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Hernia PowerPoint Presentation

Hernia

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Hernia

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  1. Hernia • Abnormal protrusion of an organ or tissue, through a defect in its surrounding walls • Various sites of the body • Most commonly abdominal wall hernia

  2. Hernia • External – protrudes through all layers of abdominal wall • Internal – protrusion of the intestine through a defect within peritoneal cavity

  3. Groin Inguinal Femoral Anterior Umbilical Epigastric Spigelian Pelvic Obturator Perineal Posterior Lumbar Superior triangle Inferior triangle Abdominal wall hernias

  4. Hernia • Reducible – content can be replaced within the surrounding musculature • Irreductible or incarcerated – cannot be reduced • Strangulated – compromised blood supply - complications

  5. Hernia strangulation • Large hernia – small orificies • Small neck obstructs blood flow, venous drainage or both • Adhesions between content and peritoneum – obstruction and strangulation of the intestine

  6. Hernia – incidence • 600.000/y hernia repairs in US • Most common operation performed by general surgeons • 5% of population will develope abdominal wall hernia

  7. Hernia incidence • 75% of all hernias occur in the inguinal region • 2/3 – indirect hernias • Men – 25 times more likely to have groin hernia then woman • Female – femoral and umbilical hernias more often then inguinal (10/1 and 2/1 respectively)

  8. Hernia incidence • Both inguinal indirect and femoral – more commonly on the right side • Delay in atrophy of right processus vaginalis peritonei • Slower decent of thr right testis to the scrotum • Tamponading effect of sigmoid colon on the left femoral canal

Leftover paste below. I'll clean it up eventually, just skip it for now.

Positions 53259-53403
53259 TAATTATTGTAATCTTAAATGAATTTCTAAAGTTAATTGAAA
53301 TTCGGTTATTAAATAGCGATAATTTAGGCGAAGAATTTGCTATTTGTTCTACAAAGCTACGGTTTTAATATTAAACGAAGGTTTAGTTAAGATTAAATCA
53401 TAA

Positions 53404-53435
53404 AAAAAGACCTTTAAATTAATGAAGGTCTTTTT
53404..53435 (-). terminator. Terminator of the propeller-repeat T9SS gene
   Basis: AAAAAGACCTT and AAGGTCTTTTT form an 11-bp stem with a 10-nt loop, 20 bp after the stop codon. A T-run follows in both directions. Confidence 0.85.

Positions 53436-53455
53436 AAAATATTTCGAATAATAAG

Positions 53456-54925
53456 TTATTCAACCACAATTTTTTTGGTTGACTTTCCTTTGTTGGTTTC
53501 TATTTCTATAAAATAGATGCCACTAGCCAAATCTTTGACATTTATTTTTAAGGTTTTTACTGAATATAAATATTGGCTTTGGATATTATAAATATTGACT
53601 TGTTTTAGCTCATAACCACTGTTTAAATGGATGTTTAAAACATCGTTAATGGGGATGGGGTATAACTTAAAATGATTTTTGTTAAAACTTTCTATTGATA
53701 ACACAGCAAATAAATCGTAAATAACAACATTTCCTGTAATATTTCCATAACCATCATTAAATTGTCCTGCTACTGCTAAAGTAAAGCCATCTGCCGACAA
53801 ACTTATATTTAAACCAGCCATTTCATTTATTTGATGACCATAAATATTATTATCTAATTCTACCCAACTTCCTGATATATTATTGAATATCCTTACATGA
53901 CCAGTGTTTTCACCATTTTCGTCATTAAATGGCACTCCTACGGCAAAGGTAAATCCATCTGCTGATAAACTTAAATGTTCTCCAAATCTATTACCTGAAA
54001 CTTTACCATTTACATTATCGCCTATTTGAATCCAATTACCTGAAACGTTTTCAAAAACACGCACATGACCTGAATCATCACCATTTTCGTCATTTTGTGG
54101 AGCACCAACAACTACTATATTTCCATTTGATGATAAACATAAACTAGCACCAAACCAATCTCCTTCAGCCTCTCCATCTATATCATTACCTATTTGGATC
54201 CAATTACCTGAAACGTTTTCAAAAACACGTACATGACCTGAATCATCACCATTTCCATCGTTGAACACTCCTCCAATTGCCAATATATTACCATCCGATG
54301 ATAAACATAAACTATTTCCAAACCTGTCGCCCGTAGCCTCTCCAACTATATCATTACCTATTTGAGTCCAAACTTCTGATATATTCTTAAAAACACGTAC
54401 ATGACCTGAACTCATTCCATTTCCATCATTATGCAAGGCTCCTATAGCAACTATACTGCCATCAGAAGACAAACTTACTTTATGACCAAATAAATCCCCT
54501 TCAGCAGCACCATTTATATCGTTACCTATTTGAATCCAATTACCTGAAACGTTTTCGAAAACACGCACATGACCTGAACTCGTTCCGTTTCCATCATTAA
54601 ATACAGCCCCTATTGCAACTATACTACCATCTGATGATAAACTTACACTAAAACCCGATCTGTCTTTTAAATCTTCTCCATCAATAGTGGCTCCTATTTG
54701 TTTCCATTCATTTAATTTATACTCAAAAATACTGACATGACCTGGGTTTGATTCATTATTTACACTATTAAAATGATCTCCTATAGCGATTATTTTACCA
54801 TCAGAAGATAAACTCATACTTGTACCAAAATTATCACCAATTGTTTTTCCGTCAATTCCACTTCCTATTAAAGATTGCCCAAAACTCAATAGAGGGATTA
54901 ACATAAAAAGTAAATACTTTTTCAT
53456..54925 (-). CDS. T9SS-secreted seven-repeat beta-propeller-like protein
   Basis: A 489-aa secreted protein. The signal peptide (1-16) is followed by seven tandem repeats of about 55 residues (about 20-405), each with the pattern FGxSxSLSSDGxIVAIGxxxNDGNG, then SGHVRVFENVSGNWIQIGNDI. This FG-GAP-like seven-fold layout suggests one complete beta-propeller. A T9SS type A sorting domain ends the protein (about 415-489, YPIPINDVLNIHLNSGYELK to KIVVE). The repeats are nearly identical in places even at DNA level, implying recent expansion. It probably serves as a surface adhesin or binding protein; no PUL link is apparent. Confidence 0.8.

9. Hernia – inguinal canal • 4 cm lenght, 2 – 4 cm up to inguinla ligament • Extends between internal (deep) and external (superficial) inguinal ring • Contain spermatic cord or round ligament of the uterus

  10. Hernia – inguinal canal • Spermatic cord • Cremasteric muscle fibres • Testicular artery • Pampiniform plexus • Genital branch of genitofemoral nerve • Vas deferens • Cremasteric vessels • Lymphatics • Processus vaginalis

  11. Hernia – inguinal canal • Superficial – external oblique aponeurosis • Upper (cephalad) – intermnal oblique and transversus muscle • Inferior – inguinal and lacunar ligament • Posterior – transversalis fascia

  12. Hernia – diagnosis • Bulge in the inguinal region • Pain or discomfort (groin hernias are not extremely painful) • Paresthesias (compression or irritation of inguinal nerves)

  13. Hernia – differential diagnosis • Inguinal hernia • Femoral hernia • Hydrocele • Inguinal adenitis • Varicocele • Ectopic testes • Lipoma • Hematoma

  14. Hernia – differential diagnosis • Psoas abscess • Femoral adenitis • Lymphoma • Metastatic nepolasm • Epididymitis • Testicular torsion • Femoral artery aneurysm or pseudoaneurysm • Hydradenitis of inguinal apocrine glands

  15. Hernia – physical examination • Both supine and standing position • Visual and palpative inspection for mass in inguinal region • Ask patient to cough or perform Valsalva maneuver • Fingertip OVER inguinal canal • Finally fingertip into inguinal canal – small hernia